20. 20. PATHOPHYSIOLOGY Insulin plays a critical role in balancing glucose levels in the body: It can inhibit the breakdown of glycogen or the process of gluconeogenesis. It can stimulate the transport of glucose into fat and muscle cells. It can stimulate the storage of glucose in the form of glycogen.
  21. 21. PATHOPHYSIOLOGY  Insulin is released into the blood by beta cells (β-cells), found in the islets of Langerhans in the pancreas, in response to rising levels of blood glucose, typically after eating. Lower glucose levels result in decreased insulin release from the beta cells and results in the breakdown of glycogen to glucose. This process is mainly controlled by the hormone glucagon, which acts in the opposite manner to insulin.
  22. 22. PATHOPHYSIOLOGY  If the amount of insulin available is insufficient  If cells respond poorly to the effects of insulin  If the insulin itself is defective  Then glucose will not be absorbed properly by the body cells  The net effect is persistently high levels of blood glucose, poor protein synthesis, and break down of fat storage  Acidosis.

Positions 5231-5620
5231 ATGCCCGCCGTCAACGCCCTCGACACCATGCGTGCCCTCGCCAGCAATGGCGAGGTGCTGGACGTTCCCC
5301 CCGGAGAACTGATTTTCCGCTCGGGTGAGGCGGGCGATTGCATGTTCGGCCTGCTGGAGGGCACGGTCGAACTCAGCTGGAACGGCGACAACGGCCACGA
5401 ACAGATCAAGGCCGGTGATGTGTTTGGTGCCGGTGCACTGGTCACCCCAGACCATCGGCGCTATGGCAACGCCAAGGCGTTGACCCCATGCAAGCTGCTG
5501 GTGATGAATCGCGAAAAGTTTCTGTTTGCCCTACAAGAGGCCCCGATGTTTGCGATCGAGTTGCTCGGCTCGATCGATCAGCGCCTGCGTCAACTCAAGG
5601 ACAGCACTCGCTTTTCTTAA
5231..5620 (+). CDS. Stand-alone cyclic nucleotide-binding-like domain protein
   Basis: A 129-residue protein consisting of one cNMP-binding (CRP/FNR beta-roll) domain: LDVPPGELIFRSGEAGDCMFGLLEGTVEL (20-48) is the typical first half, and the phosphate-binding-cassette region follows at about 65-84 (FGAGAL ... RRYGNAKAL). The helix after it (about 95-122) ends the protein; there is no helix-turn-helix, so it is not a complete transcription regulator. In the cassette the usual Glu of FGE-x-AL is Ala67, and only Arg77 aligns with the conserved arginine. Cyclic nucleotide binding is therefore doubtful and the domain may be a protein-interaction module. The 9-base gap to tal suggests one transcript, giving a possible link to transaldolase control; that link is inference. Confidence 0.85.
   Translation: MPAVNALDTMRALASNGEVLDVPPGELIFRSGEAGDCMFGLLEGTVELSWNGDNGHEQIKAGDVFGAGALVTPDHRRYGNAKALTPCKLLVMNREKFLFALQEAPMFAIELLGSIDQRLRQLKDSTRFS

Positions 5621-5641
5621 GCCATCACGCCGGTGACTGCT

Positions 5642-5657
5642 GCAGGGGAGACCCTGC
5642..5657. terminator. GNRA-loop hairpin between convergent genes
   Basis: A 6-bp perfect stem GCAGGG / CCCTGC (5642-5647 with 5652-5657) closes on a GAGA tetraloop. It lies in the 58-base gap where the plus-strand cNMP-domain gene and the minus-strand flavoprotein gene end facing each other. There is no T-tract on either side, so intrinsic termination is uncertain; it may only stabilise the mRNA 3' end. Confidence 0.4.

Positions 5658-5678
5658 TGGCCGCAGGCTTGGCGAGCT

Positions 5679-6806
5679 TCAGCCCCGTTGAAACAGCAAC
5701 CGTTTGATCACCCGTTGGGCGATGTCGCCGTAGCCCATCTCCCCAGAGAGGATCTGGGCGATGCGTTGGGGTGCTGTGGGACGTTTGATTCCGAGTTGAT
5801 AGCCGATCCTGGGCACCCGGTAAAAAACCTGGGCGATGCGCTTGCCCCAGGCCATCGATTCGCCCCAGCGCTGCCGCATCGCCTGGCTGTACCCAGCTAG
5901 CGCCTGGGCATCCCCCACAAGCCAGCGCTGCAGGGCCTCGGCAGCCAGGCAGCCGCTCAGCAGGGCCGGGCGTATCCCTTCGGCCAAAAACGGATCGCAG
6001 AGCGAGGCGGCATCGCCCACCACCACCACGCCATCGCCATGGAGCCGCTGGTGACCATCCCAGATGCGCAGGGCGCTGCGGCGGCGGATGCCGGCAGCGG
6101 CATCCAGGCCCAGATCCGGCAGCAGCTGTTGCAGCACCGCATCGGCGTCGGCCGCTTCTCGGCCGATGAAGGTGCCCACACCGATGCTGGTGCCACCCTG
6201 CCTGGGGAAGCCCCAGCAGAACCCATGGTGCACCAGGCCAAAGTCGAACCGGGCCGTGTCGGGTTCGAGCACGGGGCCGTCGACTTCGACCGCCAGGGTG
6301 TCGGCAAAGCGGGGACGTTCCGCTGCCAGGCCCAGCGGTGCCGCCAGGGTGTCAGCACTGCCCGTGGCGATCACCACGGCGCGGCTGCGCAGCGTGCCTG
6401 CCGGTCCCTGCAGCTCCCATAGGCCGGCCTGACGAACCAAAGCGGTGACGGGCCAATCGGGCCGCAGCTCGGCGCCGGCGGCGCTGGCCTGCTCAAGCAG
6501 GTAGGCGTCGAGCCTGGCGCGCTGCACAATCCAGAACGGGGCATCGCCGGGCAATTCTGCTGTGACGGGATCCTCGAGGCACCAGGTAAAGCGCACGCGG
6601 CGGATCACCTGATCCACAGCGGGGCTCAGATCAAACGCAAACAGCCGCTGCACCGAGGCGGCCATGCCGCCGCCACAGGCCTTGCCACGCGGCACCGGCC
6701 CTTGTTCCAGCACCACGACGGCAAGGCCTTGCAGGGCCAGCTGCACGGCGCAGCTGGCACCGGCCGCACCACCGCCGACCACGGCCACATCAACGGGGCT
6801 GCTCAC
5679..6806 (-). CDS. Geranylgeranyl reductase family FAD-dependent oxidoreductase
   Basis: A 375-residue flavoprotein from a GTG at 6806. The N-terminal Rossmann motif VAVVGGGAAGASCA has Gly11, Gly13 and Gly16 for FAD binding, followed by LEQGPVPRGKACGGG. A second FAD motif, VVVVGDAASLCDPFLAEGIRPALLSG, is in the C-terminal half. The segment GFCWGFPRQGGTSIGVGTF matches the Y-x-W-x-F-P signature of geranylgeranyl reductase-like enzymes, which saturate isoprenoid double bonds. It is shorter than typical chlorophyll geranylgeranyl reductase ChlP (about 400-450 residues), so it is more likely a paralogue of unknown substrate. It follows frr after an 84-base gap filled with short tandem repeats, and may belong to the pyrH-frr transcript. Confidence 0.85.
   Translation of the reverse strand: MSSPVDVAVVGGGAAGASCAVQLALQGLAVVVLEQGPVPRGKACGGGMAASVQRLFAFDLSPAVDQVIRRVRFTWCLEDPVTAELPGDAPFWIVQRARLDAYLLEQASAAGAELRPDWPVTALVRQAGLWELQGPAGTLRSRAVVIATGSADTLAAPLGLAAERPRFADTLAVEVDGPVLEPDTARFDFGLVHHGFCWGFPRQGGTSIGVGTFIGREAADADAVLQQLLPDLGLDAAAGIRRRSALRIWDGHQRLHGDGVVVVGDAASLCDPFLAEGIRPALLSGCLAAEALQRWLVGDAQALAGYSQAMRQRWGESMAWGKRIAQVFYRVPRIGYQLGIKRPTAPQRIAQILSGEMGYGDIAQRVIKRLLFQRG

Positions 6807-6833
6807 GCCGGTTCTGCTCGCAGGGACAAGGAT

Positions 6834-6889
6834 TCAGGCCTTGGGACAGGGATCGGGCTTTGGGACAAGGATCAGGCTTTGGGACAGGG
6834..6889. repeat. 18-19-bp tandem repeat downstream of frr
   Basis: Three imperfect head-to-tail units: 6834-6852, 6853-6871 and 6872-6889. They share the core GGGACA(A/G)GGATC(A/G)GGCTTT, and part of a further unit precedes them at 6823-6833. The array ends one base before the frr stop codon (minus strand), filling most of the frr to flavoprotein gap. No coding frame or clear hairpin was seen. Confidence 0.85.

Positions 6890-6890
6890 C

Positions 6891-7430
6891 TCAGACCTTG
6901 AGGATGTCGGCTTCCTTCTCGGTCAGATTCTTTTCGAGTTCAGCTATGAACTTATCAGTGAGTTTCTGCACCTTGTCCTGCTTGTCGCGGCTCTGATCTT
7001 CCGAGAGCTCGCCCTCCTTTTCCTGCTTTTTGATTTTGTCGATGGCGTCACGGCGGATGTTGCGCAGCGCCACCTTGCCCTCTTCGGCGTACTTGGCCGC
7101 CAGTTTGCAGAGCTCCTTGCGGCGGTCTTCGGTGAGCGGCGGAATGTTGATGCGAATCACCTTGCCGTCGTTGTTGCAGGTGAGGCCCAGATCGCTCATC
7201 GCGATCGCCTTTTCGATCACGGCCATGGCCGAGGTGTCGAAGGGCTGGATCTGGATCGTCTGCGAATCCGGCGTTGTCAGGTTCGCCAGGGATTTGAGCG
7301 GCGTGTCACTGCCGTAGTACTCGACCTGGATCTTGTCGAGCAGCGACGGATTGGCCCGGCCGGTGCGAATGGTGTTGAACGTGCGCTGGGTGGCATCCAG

23. 23. PATHOPHYSIOLOGY  When the glucose concentration in the blood remains high over time, the kidneys will reach a threshold of reabsorption Glycosuria.  This increases the osmotic pressure of the urine polyuria increased fluid loss  Lost blood volume will be replaced osmotically from water held in body cells and other body compartments dehydration polydipsia
  24. 24. PATHOPHYSIOLOGY - TYPE 1  Type 1 diabetes mellitus is characterized by loss of the insulin-producing beta cells of the islets of Langerhans in the pancreas, leading to insulin deficiency.  This type can be further classified as immune-mediated or idiopathic.  The majority of type 1 diabetes is of the immune- mediated nature, in which a T-cell- mediated autoimmune attack leads to the loss of beta cells and thus insulin.
  25. 25. PATHOPHYSIOLOGY - TYPE 1  Most affected people are otherwise healthy and of a healthy weight when onset occurs.  Sensitivity and responsiveness to insulin are usually normal, especially in the early stages. oType 1 diabetes can affect children or adults, but was traditionally termed "juvenile diabetes" because a majority of these diabetes cases were in children.
  26. 26. PATHOPHYSIOLOGY - TYPE 1  Type 1 diabetes is partly inherited, with multiple genes, including certain HLA genotypes, known to influence the risk of diabetes.  In genetically susceptible people, the onset of diabetes can be triggered by one or more environmental factors, such as a viral infection or diet.  Among dietary factors, gluten may lead to type 1 diabetes, but the mechanism is not fully understood